All the better U.S. Open courses have ghosts, and Inverness, in Toledo, Ohio, where the clan will gather next week to decide the national championship, has one of the best ghosts of all.
Harry Vardon, the incomparable English professional who won six British Opens between 1896 and 1914, was 50 years old and 20 years past his prime when the U.S. Open came to Toledo in 1920. Nevertheless, he was still the most famous golfer in the world, and the fairways of Donald Ross' then relatively new Inverness course were lined with people who had come to see the great man play, probably for the last time in this country. They pulled for the homebred players—Leo Diegel, Walter Hagen, Jack Burke. Long Jim Barnes, and two young newcomers, Bobby Jones and Gene Sarazen—but they followed Vardon so they could tell their grandchildren about it.
However, as late as the second nine of the final round, it seemed as though the aging Vardon was going to pull off one of the most memorable victories in the history of the game. He had played 65 holes in three under par, and through 11 holes of the final day he had shown the same sort of stylish, controlled golf with which he had first astonished Americans in 1900. He stood on the 12th tee, five strokes ahead of the field.
It was then that fate, the only variable that Vardon couldn't control that August afternoon, stepped in, and what might have been a remarkable triumph became a memorable defeat.
At his best, Vardon was in a class by himself. For three years, from 1898 to 1900, there was Harry Vardon and then there was everyone else. He set the standard by which golfers were measured, and his graceful, effortless and novel upright swing became the model of the day. He wasn't the first to use an overlapping grip, but he popularized it, and even now the " Vardon" grip is universally considered "correct." Before Vardon came along, golfers held their clubs in the manner of baseball bats and swung them in the flat, loose "St. Andrews" style.
Born in 1870 on Jersey, one of England's Channel Islands, Vardon might have become a gardener like his father had not some gentlemen golfers laid out a course on the common land of Grouville, the village where he lived. Harry and his brothers first caddied for the gentlemen, then learned to play, using homemade clubs and white marbles. When a younger brother, Tom, who had left home to become a professional, won a golf prize of 12 pounds 10 shillings, Harry decided to become a professional, too. With Tom's help he got a job at a nine-hole course in Yorkshire and left Jersey in 1890 to begin a new life.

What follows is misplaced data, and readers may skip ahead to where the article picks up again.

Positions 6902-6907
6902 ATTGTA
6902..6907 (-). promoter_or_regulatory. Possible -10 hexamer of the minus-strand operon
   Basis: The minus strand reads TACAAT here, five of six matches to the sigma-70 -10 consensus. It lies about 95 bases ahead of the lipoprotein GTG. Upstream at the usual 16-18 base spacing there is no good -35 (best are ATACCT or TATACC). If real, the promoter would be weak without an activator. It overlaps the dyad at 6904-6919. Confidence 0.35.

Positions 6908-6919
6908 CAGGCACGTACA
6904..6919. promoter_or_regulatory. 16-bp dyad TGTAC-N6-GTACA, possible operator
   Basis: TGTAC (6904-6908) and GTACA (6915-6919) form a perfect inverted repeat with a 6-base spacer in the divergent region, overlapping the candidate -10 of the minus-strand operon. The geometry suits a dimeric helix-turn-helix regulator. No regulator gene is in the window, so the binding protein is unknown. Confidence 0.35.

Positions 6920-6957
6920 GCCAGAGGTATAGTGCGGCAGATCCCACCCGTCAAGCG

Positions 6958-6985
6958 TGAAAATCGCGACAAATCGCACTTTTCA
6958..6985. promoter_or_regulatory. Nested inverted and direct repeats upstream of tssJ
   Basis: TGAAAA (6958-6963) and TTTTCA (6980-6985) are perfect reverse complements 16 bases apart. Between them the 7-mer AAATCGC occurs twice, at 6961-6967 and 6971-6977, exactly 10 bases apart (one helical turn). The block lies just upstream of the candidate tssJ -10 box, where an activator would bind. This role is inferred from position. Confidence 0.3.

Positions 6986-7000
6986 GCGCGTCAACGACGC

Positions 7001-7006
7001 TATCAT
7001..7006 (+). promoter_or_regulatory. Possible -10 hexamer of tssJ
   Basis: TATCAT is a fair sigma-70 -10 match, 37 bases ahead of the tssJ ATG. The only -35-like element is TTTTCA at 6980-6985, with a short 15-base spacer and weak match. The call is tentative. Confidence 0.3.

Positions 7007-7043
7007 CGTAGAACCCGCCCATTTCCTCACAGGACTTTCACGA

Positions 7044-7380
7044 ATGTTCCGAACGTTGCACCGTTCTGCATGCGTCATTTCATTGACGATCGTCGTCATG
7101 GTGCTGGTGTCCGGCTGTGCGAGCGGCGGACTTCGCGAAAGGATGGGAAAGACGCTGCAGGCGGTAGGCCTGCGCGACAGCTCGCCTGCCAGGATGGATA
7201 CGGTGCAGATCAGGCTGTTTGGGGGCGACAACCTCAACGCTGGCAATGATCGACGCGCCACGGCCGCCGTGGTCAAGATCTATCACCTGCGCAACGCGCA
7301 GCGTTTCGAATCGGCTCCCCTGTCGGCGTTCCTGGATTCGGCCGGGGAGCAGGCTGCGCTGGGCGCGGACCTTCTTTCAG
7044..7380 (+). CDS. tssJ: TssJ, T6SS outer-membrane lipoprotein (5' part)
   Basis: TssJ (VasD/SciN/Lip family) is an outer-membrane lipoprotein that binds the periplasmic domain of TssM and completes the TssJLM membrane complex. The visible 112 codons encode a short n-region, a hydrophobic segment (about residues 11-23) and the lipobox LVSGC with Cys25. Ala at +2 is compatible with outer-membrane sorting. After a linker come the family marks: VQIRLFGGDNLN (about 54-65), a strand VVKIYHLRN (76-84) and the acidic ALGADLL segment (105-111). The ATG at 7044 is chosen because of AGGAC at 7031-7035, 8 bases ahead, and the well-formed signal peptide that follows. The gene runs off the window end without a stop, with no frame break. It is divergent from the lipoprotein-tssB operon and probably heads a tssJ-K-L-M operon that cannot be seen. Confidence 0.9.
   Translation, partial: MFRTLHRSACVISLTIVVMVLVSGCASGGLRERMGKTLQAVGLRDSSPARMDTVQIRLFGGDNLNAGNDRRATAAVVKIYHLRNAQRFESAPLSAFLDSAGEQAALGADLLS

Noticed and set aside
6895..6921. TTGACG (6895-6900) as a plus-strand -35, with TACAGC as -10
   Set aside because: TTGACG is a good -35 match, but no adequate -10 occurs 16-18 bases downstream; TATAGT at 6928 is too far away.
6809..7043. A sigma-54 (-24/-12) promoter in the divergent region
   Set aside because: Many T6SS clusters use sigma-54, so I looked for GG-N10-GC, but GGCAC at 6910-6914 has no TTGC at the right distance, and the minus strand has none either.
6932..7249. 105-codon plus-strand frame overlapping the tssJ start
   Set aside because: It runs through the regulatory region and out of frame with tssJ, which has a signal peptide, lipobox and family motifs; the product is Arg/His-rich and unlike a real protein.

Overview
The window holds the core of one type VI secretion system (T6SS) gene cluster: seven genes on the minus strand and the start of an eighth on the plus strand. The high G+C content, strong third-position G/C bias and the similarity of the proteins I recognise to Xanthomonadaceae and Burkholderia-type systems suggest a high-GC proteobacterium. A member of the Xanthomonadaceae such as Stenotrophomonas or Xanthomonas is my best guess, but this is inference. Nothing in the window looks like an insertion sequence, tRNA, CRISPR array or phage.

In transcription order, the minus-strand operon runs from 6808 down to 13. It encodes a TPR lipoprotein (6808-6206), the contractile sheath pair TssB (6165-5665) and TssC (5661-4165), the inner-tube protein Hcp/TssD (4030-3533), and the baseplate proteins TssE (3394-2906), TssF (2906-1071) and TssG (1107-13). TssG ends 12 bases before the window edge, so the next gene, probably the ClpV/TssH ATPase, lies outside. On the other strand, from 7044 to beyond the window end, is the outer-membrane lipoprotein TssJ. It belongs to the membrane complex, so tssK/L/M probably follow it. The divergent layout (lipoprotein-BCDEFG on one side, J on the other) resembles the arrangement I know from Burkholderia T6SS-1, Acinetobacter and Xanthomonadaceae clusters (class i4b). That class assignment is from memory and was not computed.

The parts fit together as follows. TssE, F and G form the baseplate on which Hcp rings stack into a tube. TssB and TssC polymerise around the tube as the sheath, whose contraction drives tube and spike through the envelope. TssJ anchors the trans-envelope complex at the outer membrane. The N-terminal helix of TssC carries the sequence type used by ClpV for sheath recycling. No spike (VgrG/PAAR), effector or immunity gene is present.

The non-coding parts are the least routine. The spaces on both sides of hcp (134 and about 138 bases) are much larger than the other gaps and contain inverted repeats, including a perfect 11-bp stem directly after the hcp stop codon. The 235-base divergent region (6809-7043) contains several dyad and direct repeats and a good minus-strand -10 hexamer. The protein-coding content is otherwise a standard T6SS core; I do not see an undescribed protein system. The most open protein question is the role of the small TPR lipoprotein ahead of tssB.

Vardon made his mark in 1896 when he beat J. H. Taylor, winner of the 1894 and '95 British Opens, in a 36-hole match at Ganton in Yorkshire. A month or two later Vardon won his first Open at Muir-field, and in 1898 and '99 he won again. Of his play at that period Vardon wrote, "I know that in those times, whenever I was within reach of the green with any club—brassie, cleek or anything else—I saw only the flag and thought only of the flag.... I knew that I could put the ball within a yard or two of any place that I wished. And so the game was especially easy for me."
It was at this stage of Vardon's unassailability, the period of which the Scottish professional Andrew Kirkaldy said, "He would break the heart of an iron ox," that Vardon made the first of his three trips to the U.S. He played 88 matches, usually of 36 holes and usually against the best ball of two or three of the better local players. Of the 88 he won 73. He showed thousands of American golfers, who at that period were enthusiastic but largely untutored, how the game could be played.
But the 1900 tour seems to have brought an end to Vardon's dominance. By his own admission he was never quite the same again after that exhausting year. In 1903 he developed tuberculosis, and though he won the British Open that year, he then had to spend several months in a sanitorium in Norfolk.
Vardon remained at the pinnacle of the game for many years, but from 1900 until the end of World War I, he shared the heights with two contemporaries, J. H. Taylor and James Braid. Known as the Triumvirate, among them they won 16 of the 22 British Opens played between 1894 and 1920.